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Secrecy Probed in Medicare Plan Cost Estimates

Democrats want to learn whether White House officials had a higher quote withheld.

March 20, 2004|Vicki Kemper | Times Staff Writer

WASHINGTON — Several Democratic lawmakers on Friday asked the White House to produce documents that they hoped would show whether officials there were behind a decision to withhold from Congress a higher cost estimate for the Medicare prescription drug bill.

Administration officials said that while they did not tell Richard S. Foster, Medicare's top financial analyst, or his boss, Thomas A. Scully, to keep Congress in the dark, they would not release related correspondence or records of meetings and telephone calls.

"There is a long-standing rule that deliberative materials remain nonpublic," White House spokesman Trent Duffy said. "That's an essential tool for the executive branch to be able to do its business."

Foster has said in interviews that Scully told him he would be fired if he provided Congress with his analysis of the Medicare bill. But Duffy on Friday denied the White House was behind any alleged threats.

Throughout the contentious debate over the drug benefit last fall, President Bush and Republican lawmakers insisted they would not approve a bill that cost more than $400 billion. In June, Foster estimated that the bill would cost $515 billion over 10 years.

Several conservative Republicans have said that they would have voted against the bill had they known of the higher estimate.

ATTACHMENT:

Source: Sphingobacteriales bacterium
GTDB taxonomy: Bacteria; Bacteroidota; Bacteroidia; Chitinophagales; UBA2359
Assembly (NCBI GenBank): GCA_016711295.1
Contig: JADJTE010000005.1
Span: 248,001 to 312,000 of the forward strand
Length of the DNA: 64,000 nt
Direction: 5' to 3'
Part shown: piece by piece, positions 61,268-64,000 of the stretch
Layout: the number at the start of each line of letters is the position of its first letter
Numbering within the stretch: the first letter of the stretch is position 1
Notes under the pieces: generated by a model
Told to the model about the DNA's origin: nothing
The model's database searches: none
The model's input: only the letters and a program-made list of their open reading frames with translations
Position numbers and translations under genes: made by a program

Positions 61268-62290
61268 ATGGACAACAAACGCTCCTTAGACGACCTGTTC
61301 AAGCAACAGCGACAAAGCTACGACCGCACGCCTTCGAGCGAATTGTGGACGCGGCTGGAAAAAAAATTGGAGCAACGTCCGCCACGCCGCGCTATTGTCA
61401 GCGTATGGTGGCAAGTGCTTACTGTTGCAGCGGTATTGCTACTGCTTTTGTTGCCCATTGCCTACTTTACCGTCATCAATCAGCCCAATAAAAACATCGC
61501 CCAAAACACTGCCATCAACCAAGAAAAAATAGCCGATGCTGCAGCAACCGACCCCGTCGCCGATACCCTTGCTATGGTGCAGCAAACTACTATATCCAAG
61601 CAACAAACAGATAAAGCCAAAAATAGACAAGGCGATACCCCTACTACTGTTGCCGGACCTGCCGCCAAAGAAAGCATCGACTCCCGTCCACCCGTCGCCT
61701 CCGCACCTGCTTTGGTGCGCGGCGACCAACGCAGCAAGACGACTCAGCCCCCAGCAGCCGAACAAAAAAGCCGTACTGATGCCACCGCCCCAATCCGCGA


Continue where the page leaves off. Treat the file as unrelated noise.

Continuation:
Scully has denied that he seriously threatened to fire Foster.

Doug Badger, White House senior health policy analyst, said Friday that "to the best of [his] recollection," he learned about a threat by Scully "in jest" to fire Foster only after it had happened -- sometime in June -- and did not instigate it. "I was not involved in that," he said in a telephone interview.

The Wall Street Journal on Thursday printed an e-mail that Foster had received from Scully's assistant, telling Foster not to release certain information without Scully's approval and warning him that "the consequences for insubordination are extremely severe."

In January, the administration announced that its estimate of the bill's cost was $534 billion, far surpassing the $400-billion figure from the Congressional Budget Office.

Administration officials continued to insist, however, that the CBO estimate was the official one.

Democrats, most of whom had voted against the legislation, have seized on the dispute over the estimate, saying it raises questions about the administration's credibility.

Letters sent to the White House on Friday by Rep. Henry A. Waxman (D-Los Angeles) and four other House members represent the Democrats' effort to directly connect the Bush White House to the controversy.

The Department of Health and Human Services "rarely acts on its own on issues of this magnitude, especially when they have major ramifications for the federal budget," Waxman said in letters to White House Chief of Staff Andrew H. Card Jr. and Josh Bolten, director of the Office of Management and Budget.

Health and Human Services Secretary Tommy G. Thompson has ordered an internal investigation of the matter. Foster has said in interviews that he suspects other administration officials, possibly including Badger, were behind the order to silence him.

On Thursday, 18 Democratic senators requested a General Accounting Office investigation into whether federal laws that cover providing information to Congress were violated.

Duffy accused Democrats of "spinning up the Washington process" in an effort to undermine a law they opposed.

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